Film Review: Jupiter Ascending (M) (USA/Australia, 2015)


When The Wachowskis make a new film, we take notice. There is this endless desire we have as film fanatics that we’ll see them pull out something as impressive as their classic sci-fi film The Matrix. Time and time again fans and critics are disappointed, as proven by fairly low Rotten Tomatoes scores, poor word of mouth and the ultimate indicator: average box office receipts. And now we have Andy and Lana’s latest film, Jupiter Ascending, an epic and notably original (or more precisely, a rare non-adaptation) sci-fi film set in present day Earth (Chicago to be precise) – alongside a galaxy not-so-far-away – and starring Mila Kunis and Channing Tatum.

In the film, Mila Kunis plays Jupiter Jones, a young girl who, in spite of being promised that she was destined for great things (and with the name of a porn star), is in reality a girl who cleans toilets for a living with her family. One can therefore assume she didn’t do well in school, or dropped out – which does explain some of her poor life choices throughout the film. Many of these choices are made in the company of Channing Tatum (Caine Wise), a “genetically engineered ex-military hunter”, who after saving her from certain death goes onto discover she’s “royalty” and is thrown into the middle of a bitter family dispute that is best compared to something out of Marvel’s Thor dynasty, though in this scenario there really isn’t a “good guy” so much as there is a “not to be trusted but not quite as bad as the others… maybe… woman”.

Though comparisons to The Matrix and other “classics” of the sci-fi genre are inevitable, the plot of the film fits as much into the universes of Soylent Green and Hitchhiker’s Guide to the Galaxy (Jupiter Jones in this instance is Arthur Dent) than its other predecessors. And you know what’s a great sci-fi book? That’s right! Hitchhiker’s Guide to the Galaxy. And hell, I even liked the film. Take all these elements and the Wachowskis have created an original sci-fi universe that can sit along the greats. From the shining-yet-rustic cities with the mundane accountants, to the Zion-esque empire in the storms of Jupiter, this film contains more depth, imagination and sci-fi goodness than we’ve seen in years – perhaps District 9 and even Avatar being among the most recent examples. The film looks stunning, and it’s easy to get stuck into the world. You want to discover more of it. Also worth mentioning is a fantastic score by Michael Giacchino, who interestingly scored the movie before it had been filmed.

Unfortunately, as was particularly prevalent in the Matrix sequels and even the original to lesser extent, there’s this old distraction called a script. Lana and Andy spend so much time creating a deep, powerful world full of dimensions, mystery and beauty (both light and dark) that they seem to forget about one important thing: creating anything but one dimensional characters. Though Kunis and Tatum both give valiant efforts, and are totally watchable, they really don’t have much to work with here. The love story that evolves, not dissimilar to that to Neo and Trinity, kind of comes out of no where and is never convincing. Sean Bean gives one of the stronger performances as Stinger, who is given more to work with than most – and then there’s presumed Oscar winner Eddie Redmayne (The Theory of Everything) whose over the top portrayal of Balem Abrasax takes everything down a notch or two.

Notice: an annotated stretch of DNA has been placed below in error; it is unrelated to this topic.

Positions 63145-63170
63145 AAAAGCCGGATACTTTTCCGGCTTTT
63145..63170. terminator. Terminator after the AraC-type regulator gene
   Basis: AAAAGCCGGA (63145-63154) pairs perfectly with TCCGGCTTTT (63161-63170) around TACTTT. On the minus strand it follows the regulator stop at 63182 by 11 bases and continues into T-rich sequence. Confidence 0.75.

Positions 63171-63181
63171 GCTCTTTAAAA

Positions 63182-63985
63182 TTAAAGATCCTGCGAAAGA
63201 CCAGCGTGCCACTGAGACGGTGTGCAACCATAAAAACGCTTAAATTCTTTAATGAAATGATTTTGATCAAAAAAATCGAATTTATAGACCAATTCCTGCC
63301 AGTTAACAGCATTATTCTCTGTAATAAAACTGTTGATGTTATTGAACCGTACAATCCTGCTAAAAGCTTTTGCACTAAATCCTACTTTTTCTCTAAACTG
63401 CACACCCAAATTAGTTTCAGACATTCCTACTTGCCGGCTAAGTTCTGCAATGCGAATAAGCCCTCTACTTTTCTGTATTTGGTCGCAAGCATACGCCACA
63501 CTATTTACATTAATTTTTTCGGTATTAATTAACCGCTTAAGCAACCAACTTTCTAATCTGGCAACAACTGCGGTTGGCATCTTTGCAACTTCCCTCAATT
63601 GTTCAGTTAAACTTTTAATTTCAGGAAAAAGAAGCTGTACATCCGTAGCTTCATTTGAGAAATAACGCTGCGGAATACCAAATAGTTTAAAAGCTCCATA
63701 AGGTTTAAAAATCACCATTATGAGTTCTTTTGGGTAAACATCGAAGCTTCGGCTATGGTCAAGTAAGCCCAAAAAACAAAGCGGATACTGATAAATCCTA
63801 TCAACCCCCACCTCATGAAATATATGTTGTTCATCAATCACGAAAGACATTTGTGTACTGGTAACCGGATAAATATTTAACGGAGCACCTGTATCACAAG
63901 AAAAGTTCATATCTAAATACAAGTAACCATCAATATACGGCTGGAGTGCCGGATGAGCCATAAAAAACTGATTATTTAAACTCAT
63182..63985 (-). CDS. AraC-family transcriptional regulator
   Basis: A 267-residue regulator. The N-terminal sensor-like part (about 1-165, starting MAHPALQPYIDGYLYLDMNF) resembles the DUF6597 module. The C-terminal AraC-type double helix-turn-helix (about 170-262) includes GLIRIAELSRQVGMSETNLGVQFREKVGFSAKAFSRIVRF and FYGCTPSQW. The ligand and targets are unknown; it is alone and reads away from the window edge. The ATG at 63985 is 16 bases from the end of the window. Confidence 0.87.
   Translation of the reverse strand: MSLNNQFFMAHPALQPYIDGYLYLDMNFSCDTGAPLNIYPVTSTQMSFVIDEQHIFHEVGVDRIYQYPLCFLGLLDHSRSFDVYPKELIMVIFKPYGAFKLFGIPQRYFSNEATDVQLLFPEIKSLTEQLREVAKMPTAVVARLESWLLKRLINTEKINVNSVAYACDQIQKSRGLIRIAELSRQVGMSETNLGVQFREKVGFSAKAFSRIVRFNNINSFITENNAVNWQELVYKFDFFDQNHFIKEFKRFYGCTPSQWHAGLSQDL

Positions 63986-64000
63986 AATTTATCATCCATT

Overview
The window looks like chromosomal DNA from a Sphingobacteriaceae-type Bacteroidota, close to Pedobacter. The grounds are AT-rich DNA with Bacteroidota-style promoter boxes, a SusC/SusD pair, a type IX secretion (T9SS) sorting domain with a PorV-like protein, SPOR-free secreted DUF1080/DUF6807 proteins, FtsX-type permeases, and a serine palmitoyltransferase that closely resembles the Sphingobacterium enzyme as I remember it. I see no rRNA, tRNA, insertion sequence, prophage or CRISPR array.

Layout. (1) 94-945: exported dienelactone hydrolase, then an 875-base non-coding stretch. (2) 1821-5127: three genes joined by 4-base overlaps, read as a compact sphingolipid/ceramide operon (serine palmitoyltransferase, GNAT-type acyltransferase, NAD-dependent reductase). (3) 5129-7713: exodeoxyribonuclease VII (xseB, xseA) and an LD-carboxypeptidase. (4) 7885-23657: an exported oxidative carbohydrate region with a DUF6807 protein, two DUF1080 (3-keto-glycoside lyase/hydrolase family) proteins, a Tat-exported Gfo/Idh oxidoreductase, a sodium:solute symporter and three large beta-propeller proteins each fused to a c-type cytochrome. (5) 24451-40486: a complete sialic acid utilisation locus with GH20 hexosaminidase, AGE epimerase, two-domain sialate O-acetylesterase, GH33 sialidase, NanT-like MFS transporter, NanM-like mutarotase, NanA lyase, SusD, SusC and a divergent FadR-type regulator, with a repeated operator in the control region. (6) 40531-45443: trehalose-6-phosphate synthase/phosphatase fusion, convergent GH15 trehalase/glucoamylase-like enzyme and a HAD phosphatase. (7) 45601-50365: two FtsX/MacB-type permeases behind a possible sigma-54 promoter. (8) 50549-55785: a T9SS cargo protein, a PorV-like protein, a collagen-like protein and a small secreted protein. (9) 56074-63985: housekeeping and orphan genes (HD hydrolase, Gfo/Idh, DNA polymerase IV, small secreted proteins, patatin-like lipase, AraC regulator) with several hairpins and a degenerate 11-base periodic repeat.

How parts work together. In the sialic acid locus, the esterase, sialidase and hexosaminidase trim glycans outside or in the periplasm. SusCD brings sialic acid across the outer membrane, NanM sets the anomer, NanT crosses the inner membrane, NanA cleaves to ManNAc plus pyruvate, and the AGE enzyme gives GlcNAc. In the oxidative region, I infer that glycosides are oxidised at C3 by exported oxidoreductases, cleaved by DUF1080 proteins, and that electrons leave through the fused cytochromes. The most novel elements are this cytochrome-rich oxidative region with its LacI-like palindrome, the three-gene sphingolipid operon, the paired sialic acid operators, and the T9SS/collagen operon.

So where does this all leave us? Well, despite distractions, Jupiter Ascending is a daring, extravagant and gorgeous sci-fi film. The action sequences are epic, the special effects are dazzling and the sci fi universe – some bizarre cross between Marvel’s Thor, Gilliam’s Brazil, Lynch’s Dune and the Wachowski’s own Matrix – is enthralling. Fans of the genre should certainly eat this up. Yes, the dialogue is corny and the love story is one dimensional. But you can say the same for The Matrix and even – dare I say – Star Wars (Episode II anyone?). What made these film series important was not their scripts but that a) they were groundbreaking (at least in their original incarnations) and b) their universes were amazing. And with little possible in “a” these days, it makes up for it in droves with “b”. A must see for fans of sci-fi – though for others you might want to just wait until the next run-of-the-mill adaptation comes out. And Wachowskis? Maybe get someone else to work with you on your scripts. It wouldn’t kill you to try and give your actors more to work with (we’ll forgive you Eddie, we’ll forgive you…).


Jupiter Ascending is released in Australian cinemas and on IMAX on Thursday through Village Roadshow. The film was reviewed in IMAX 3D.